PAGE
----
Literally, from the moment I entered the taxicab and was hurtling through neon lights in the tunnel at midnight, I loved this city. One a.m. and the streets are alive, people joyous and drunk, my room walls shaking from the excitement of the Bruins making it to the finals in hockey. I remember the feeling of a sports town, and I’m now in one of the biggest.
After a few hours of sleep, I down my usual two cups of Joe and slip on my backpack, ready for the unknown. I end up walking along the river, next to rundown buildings and empty piers. What a glorious morning.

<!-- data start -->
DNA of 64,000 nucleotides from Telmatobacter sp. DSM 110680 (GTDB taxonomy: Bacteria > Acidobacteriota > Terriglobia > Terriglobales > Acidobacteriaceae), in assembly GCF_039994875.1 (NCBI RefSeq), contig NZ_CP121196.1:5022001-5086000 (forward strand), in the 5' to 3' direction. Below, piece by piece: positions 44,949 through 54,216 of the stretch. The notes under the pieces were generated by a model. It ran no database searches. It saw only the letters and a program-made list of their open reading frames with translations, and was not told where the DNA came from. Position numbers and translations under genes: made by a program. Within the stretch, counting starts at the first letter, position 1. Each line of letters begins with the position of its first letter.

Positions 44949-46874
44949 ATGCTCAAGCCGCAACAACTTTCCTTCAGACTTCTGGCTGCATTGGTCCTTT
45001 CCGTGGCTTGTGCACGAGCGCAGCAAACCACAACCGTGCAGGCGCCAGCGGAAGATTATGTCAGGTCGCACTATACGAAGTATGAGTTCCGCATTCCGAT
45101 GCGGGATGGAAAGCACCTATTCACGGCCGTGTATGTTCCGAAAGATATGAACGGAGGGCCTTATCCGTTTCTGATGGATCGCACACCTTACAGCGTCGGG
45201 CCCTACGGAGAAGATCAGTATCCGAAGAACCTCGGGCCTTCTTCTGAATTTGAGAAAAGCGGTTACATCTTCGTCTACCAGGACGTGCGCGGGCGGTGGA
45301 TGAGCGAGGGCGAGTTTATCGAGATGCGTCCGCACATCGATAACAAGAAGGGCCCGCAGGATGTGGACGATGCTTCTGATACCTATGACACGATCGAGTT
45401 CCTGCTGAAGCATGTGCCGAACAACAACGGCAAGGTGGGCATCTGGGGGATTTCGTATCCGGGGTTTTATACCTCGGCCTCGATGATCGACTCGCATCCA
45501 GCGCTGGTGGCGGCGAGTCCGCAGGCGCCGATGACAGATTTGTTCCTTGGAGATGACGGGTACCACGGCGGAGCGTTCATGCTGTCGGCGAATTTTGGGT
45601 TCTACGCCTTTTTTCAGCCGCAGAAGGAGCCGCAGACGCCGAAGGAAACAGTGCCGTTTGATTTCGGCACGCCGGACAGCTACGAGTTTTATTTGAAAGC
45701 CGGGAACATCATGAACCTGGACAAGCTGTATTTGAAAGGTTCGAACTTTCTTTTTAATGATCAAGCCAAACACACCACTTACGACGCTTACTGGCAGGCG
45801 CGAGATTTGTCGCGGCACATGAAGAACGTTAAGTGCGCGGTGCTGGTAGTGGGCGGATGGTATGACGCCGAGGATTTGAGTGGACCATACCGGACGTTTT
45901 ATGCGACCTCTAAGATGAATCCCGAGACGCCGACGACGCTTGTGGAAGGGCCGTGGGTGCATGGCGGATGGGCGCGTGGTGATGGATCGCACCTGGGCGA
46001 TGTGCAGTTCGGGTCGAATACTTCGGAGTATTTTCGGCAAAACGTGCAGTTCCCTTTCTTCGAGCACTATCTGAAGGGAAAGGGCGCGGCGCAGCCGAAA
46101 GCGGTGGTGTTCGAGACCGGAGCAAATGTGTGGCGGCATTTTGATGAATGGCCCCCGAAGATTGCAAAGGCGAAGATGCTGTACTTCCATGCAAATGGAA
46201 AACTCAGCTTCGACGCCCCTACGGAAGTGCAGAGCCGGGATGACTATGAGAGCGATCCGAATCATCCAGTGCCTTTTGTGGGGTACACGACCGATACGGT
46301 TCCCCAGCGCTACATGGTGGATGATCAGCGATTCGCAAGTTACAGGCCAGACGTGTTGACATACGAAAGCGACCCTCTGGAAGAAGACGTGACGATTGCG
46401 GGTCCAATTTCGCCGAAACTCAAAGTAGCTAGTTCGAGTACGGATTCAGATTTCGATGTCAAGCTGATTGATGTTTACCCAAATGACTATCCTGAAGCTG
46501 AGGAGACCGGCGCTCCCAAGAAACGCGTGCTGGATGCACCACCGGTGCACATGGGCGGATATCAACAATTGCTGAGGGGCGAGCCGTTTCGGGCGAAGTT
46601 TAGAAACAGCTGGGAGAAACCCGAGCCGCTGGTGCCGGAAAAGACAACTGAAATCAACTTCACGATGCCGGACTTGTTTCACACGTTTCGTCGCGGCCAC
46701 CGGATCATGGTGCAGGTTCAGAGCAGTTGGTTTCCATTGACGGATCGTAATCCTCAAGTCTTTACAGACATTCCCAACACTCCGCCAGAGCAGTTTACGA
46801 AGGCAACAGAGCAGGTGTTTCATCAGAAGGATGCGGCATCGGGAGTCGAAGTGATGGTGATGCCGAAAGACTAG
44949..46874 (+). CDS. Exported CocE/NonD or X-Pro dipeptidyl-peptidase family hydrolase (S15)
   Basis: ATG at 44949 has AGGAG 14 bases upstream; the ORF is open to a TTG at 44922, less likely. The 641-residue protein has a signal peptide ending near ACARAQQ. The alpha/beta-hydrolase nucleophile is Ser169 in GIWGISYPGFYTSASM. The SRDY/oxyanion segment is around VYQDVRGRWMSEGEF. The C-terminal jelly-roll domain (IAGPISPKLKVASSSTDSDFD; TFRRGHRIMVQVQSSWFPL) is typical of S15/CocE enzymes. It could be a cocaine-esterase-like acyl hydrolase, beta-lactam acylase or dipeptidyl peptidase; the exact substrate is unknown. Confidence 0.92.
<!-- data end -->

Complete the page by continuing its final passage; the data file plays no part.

My first monument, nestled in between ancient brownstone buildings, has the following engraved in stone “American soldiers killed June 17th 1775”. Two hundred and thirty six years ago. I stand on hallowed ground.
I make it to Bunker’s Hill, say hello to a nice family, help them take a photo. I wish I had been here when I was young. At least I’m seeing things now.
As I walk, I feel the importance of Memorial Day here, latching itself to my back, weighing me down with thought and pondering. I become overcome with emotion thinking about my father and his service. I need to tell him how proud I am of that more often.
I find myself haphazardly walking the streets, without direction or purpose. I find a corner street performer, a young man claiming that his talent is to raise money for college. He is entertaining, and deserves money, if you are able. I was even involved in his comedy act.